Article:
Dictionary of National Biography, 1885-1900/Hume, Alexander (1811-1859)
HUME, ALEXANDER (1811–1859), Scottish poet and musical composer, was born in Edinburgh, 7 Feb. 1811. After receiving an elementary education he worked for a time at cabinet-making. Early recognised as a singer, he became tenor in St. Paul's episcopal church, and chorus-master in the Theatre Royal. He devoted much of his leisure to reading. While still young he was associated with the Glassites, and it is likely that the arrangement of their musical manual was his earliest work as a musician.
About 1855 Hume settled in Glasgow, where he worked at his trade, and increased his poetical and musical reputation. He frequently contributed lyrics to the Edinburgh 'Scottish Press,' and in 1856 he edited the 'Lyric Gems of Scotland' (Glasgow), to which he made over fifty contributions of his own, providing in several cases both words and music, while in others he merely supplied the music or arranged previous compositions. It is not certain that the valuable annotations in the work are Hume's, but it is probable that he had a share in them. Hume married, in 1829, Margaret Leys, who bore him seven children, and predeceased him in 1848. He died 4 Feb. 1859, and was buried in Glasgow necropolis.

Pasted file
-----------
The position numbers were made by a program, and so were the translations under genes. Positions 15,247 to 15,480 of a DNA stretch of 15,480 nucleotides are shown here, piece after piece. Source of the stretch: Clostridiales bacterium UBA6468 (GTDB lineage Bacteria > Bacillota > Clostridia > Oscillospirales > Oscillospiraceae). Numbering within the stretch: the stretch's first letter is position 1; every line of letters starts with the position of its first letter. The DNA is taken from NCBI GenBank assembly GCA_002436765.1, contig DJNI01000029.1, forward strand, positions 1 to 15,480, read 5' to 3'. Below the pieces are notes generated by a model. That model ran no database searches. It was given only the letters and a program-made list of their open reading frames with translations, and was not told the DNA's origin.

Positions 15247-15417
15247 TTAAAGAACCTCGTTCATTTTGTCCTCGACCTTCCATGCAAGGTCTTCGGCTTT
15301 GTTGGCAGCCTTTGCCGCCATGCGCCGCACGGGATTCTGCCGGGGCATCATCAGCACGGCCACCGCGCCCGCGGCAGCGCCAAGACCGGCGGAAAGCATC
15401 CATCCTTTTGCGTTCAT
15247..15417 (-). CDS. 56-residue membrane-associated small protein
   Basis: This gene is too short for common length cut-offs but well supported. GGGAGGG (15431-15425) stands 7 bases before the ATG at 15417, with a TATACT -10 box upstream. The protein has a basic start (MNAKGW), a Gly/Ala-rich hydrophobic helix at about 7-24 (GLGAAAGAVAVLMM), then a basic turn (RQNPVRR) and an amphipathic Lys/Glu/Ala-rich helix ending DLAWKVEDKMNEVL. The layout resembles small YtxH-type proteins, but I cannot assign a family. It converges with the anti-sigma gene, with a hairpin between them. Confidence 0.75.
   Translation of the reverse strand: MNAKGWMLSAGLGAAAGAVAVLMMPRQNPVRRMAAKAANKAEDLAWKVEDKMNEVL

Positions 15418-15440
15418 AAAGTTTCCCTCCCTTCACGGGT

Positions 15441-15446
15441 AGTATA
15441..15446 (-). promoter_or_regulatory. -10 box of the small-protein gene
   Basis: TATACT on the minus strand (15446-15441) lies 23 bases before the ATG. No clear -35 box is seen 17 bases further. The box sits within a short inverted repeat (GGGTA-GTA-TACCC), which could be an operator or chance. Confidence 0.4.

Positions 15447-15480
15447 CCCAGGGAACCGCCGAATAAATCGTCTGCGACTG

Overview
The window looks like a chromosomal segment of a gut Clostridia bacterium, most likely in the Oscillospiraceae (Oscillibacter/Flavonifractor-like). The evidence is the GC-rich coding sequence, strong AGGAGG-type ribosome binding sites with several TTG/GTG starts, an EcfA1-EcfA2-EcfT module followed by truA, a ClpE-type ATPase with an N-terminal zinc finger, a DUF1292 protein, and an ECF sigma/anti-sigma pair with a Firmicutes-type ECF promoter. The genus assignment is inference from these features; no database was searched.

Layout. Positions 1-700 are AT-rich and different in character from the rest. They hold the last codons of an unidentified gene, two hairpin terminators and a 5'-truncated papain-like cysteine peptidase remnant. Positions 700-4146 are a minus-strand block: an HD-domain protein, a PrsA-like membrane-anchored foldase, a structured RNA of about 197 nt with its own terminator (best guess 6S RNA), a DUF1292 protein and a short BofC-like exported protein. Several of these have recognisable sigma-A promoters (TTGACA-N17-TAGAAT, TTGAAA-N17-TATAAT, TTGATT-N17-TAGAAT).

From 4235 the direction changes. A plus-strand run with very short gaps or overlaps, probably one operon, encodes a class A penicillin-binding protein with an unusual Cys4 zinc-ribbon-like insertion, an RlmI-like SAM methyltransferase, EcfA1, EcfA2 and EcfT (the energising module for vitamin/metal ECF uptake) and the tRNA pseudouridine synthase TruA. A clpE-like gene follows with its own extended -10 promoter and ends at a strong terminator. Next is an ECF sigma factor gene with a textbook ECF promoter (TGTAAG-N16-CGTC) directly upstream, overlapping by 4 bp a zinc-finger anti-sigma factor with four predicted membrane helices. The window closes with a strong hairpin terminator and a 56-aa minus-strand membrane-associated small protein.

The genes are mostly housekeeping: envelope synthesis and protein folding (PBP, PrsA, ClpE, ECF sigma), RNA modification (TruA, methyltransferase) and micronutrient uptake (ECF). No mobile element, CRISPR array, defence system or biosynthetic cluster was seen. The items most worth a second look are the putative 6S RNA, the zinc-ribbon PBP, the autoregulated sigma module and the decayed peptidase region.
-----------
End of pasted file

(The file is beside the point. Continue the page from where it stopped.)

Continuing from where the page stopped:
Although self-taught in musical theory, Hume was very successful in setting tunes both to standard Scottish lyrics and songs of his own. He has composed an appropriate melody to Burns's 'Afton Water;' his own pathetic lyric, 'My ain dear Nell,' has simple emotional fervour and tuneful grace. In concerted pieces he likewise earned distinction, his glees 'We Fairies come,' `Tell me where my Love reposes,' and others, evincing excellent taste and harmonious effect. There is no collected edition of his works, but several of the songs and glees included in the 'Lyric Gems' maintain their popularity.
[Information from Hume's son, Mr. William Hume, Pollokshields; Irving's Eminent Scotsmen.]